TORONTO – The potential for legal drama when Roberto Osuna’s assault charge is raised in court for a sixth time Tuesday lingered in the air Monday, as the Houston Astros closer returned to Rogers Centre for the first time since his July 30 trade from the Blue Jays.
The 23-year-old declined to speak with media on the advice of his lawyer, according to the Astros media relations department, and he chatted only briefly with a handful of his former teammates along with manager John Gibbons before the series opener.
Osuna stretched with the Astros as if it were any other game, and his current manager A.J. Hinch said he’d use his closer in the ninth inning as needed during the series without reservations, which is what he did to secure a 5-3 victory. One fan wore an Osuna Blue Jays jersey with the name crossed out but the right-hander looked to have mostly been left largely unbothered by the sparsely populated stands behind the right-field bullpen, where he sat during the game, and as he warmed for the ninth.
But boos from the announced crowd of 23,463 greeted him as he ran onto the field from the bullpen and then again before each of his 20 pitches, although that lost steam the longer he was out on the mound.
One man yelled, “How do you live with yourself?”
“Respect women,” shouted another.
He worked around a one-out Richard Urena single to collect his 10th save for the Astros, leaving the intrigue for the Old City Hall courthouse Tuesday morning, when some sort of resolution may be reached or the case could proceed forward to trial.
Osuna was arrested May 8 in the assault of a woman and the case first appeared before the court on June 18, when his lawyer, Domenic Basile, received full disclosure from the Crown and discussions between the sides began. Major League Baseball handed down a 75-game suspension June 22, and court dates July 9, Aug. 1, Sept. 5 and Sept. 19 followed with the defence and Crown continuing talks through the weekend.
Basile has said he’s seeking a Peace Bond for his client, which would lead to the withdrawal of the charge and certain conditions placed on Osuna. That’s the ideal outcome for him because it wouldn’t lead to any visa complications in the future, but to this point, the Crown hasn’t relented.
Osuna could reach a plea agreement but that would impact his visa status, or the case could go to trial. Basile has said Osuna will plead not guilty if that happens.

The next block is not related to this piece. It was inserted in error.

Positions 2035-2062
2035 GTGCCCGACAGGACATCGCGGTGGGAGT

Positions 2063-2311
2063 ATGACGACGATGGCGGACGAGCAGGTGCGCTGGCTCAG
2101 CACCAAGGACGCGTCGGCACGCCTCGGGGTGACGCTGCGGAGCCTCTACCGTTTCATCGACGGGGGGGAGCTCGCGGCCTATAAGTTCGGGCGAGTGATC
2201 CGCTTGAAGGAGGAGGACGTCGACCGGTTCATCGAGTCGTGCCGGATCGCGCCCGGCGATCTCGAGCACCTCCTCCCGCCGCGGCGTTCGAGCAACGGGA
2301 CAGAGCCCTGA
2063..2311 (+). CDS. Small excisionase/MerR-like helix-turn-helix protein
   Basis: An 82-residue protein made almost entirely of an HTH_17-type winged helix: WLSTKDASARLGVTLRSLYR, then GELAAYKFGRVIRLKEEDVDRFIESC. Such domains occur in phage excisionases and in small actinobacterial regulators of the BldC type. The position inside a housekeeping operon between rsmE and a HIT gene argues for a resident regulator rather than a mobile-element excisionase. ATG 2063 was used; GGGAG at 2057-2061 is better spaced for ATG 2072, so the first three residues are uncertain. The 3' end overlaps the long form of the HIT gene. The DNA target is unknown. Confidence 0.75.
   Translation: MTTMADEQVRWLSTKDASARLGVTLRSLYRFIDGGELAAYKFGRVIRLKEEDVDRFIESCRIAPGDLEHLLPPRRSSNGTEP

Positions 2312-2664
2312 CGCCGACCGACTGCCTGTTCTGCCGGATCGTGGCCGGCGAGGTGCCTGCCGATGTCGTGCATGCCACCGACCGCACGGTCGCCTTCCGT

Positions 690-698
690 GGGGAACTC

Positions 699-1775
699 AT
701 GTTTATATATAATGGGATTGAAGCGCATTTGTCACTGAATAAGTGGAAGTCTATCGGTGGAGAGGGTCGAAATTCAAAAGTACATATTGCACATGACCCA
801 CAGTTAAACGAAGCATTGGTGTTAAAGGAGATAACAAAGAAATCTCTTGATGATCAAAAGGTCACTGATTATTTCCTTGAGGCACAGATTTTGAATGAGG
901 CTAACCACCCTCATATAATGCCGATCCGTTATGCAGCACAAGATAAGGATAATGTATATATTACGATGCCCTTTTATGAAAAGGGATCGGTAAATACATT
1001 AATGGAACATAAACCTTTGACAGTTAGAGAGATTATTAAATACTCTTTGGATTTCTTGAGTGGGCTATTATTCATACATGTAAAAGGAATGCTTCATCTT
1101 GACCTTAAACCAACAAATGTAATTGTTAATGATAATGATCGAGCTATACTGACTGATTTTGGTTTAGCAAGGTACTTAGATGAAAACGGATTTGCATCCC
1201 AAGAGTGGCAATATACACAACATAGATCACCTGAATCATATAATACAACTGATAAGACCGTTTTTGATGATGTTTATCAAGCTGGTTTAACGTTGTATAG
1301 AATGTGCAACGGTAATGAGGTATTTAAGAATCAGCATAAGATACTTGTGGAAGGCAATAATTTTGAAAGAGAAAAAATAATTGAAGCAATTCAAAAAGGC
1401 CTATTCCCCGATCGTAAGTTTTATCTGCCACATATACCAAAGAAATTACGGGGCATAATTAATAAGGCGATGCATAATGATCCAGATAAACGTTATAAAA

The whole scenario is far from ideal for an Astros team on the verge of clinching the American League West ahead of an attempt to repeat as World Series champions.
Still, Hinch insisted the baggage that arrived with Osuna hasn’t been an issue for a team that seemed to have walked back from its tough stance against domestic violence following the release of former minor-leaguer Danry Vasquez, who was captured on video assaulting his then girlfriend. Several Astros, including Justin Verlander, strongly supported the move, making Osuna’s integration a potentially awkward one.
“We didn’t really have any preconceived notions about what it was going to be,” Hinch said of adding Osuna to the mix. “I guess we knew that we were going to have to go day by day week by week, until we learned more about him, learned more about his situation. We just showed up to work one day and added Osuna at the deadline. Our team has absorbed a lot of new players over the last couple of years, obviously Osuna came with a large surrounding given the circumstances. We’ve handled it fine. We’ve done a good job of staying status quo as far as having a good team with a good culture with a fun of environment and we’ve incorporated him into that.”
Helping in that regard is that Osuna has pitched very well for the Astros, converting all 10 of his save opportunities while allowing only five runs in 20.2 innings of work.
Astros reliever Joe Smith, Osuna’s teammate last year with the Blue Jays, phoned him after news of the trade broke to check in on how he was doing, and Osuna simply told him, “I just want to play baseball and get this (criminal case) over with.”
To this point, what they’ve seen of him is what the Astros have to judge him on.
“Ultimately, I don’t know what happened, nobody knows what happened, everything has been kept really quiet,” said Smith. “He’s obviously proclaimed his innocence throughout the whole thing and we’ll see what happens with that. Coming over here, there were some people that were worried at first and as they’ve gained more knowledge and just him and his personality, not rubbing people the wrong way, he’s been a good person in the clubhouse.”
Osuna’s return to Toronto rekindled the uncomfortable questions the Astros had to answer time and again immediately after the trade, and once Osuna returned from his suspension Aug. 5.
After the initial focus, “a lot of it has gone away,” said Smith. “Our job is to come here and play baseball. You work with people you’re not always friends with in any environment but obviously knowing O, we’ll see what happens when everything comes out. I hope it turns out for the best and goes away. But we’ve seen it with other players, they come in and it’s a big story at first and then it dissipates.”
The Astros will certainly not want the charge or a trial lingering over their closer ahead of a return to the post-season, while the Crown is obviously seeking justice, whatever that may be.
“He’s been very, very good on the field, he’s been good in our clubhouse, he’s been great on our team as I expected him to,” Hinch said of Osuna. “When we acquired him, John Gibbons gave me a call and told me about him as a player, about how he is around the club, how he handles success, how he handles success, he was spot on, that he can handle any situation.”
Perhaps, if Osuna makes his first court appearance Tuesday, that last part will be put to an entirely new test.